Bio Building

Passive ice rink


In the Belgian city of Liege one was inaugurated skating ring on the ice which has received much praise from both critics of design than by fans of the green building. There skating ring was designed by the studio "L’Architettura Escaut" and is not simply the perfect place to run around on the ice but it is also an example of passive architecture which can boast an arena of 1200 seats.

The structure was built taking into account the thermal needs: the layer insulating it is about 10 inches thick, the walls have portholes and no large windows, and an ingenious HVAC system allows excellent thermal management.

Seeing the photos, the structure vaguely resembles a large white whale. This is because the external architecture has no corners but is rather rounded. There skating ring it is covered with over 200,000 aluminum tiles that create a reflective surface that helps disperse the sun's rays so as to reject heat without absorbing it.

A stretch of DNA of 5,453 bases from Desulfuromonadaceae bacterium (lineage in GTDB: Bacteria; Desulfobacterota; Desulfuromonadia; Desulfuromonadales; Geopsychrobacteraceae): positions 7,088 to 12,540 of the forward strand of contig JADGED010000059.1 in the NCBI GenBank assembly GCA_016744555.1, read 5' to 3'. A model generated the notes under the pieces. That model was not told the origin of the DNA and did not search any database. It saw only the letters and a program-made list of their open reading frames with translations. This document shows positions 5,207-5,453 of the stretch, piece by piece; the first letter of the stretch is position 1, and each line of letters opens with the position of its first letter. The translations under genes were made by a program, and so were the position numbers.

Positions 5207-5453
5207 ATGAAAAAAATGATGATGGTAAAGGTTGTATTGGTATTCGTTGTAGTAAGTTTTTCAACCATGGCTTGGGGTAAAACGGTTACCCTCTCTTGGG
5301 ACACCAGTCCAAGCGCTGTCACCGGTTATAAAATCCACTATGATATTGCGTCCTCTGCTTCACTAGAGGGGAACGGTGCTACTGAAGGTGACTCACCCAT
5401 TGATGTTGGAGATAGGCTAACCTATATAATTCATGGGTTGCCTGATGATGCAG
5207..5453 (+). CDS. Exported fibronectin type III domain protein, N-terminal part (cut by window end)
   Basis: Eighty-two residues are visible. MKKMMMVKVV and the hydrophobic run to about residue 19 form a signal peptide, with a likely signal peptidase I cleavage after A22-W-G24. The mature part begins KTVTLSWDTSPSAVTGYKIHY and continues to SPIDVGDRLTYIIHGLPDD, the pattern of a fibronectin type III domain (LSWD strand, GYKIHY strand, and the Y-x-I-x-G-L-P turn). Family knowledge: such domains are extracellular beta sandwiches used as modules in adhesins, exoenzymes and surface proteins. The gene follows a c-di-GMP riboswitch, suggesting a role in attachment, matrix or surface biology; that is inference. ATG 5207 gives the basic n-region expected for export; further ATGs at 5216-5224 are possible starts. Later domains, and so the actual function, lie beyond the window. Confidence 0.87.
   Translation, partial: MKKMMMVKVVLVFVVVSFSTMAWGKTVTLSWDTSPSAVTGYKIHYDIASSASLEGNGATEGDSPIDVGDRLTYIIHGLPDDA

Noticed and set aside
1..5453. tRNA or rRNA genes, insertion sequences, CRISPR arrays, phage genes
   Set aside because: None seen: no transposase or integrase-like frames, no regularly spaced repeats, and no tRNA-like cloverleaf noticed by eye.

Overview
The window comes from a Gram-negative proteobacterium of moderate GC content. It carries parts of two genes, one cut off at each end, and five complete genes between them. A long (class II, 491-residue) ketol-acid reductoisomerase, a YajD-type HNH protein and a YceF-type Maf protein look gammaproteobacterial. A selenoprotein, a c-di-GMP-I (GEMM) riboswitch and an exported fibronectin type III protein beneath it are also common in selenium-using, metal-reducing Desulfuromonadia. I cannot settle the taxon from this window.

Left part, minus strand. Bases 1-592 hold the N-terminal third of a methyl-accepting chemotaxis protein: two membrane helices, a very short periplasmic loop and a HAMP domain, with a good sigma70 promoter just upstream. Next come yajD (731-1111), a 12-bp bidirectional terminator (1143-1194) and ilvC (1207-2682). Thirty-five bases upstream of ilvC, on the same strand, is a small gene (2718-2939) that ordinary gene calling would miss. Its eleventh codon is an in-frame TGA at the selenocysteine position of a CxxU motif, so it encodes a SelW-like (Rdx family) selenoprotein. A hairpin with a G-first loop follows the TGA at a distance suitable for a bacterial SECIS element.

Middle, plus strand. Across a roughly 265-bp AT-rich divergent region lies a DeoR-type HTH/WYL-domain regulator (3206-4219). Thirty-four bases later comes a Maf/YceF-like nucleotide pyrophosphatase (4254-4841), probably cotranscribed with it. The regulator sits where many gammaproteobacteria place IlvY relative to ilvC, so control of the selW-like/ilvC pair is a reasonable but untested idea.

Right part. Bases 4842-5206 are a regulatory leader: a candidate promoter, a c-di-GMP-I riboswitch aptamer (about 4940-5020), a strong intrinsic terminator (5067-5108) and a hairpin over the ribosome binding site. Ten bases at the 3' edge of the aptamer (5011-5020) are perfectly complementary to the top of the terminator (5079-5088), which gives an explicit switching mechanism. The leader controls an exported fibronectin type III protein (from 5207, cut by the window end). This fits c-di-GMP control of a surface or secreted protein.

The main entrance to the ice skating rink it looks like a big whale mouth, entering visitors might feel a bit like Jonah, especially when observing the ribs of the white whale: the roof of the structure is given by a massive metal skeleton.

Among the advantages of the structure there is the HVAC system with a heat pump with two compression units of 1,000 kW, the system, by recovering the air, is able to keep the ice rink surface frozen. The heat collected by the pumps is then redirected to the boilers for the production of hot water and to heat other areas of the building such as the cafeteria and an adjacent shopping center.

As for the arena, the seats that make it up were recovered from an old structure that houses the "Grand Palais des fetes" during the 1939 Universal Exposition.

L'thermal insulator it also guarantees sound insulation, so during hockey games, even with a packed audience and classic stadium choirs, the noise levels emitted by the building will be more than silent!



Video: HD Tonya Harding - 1994 Lillehammer Olympic - Free Skating (January 2022).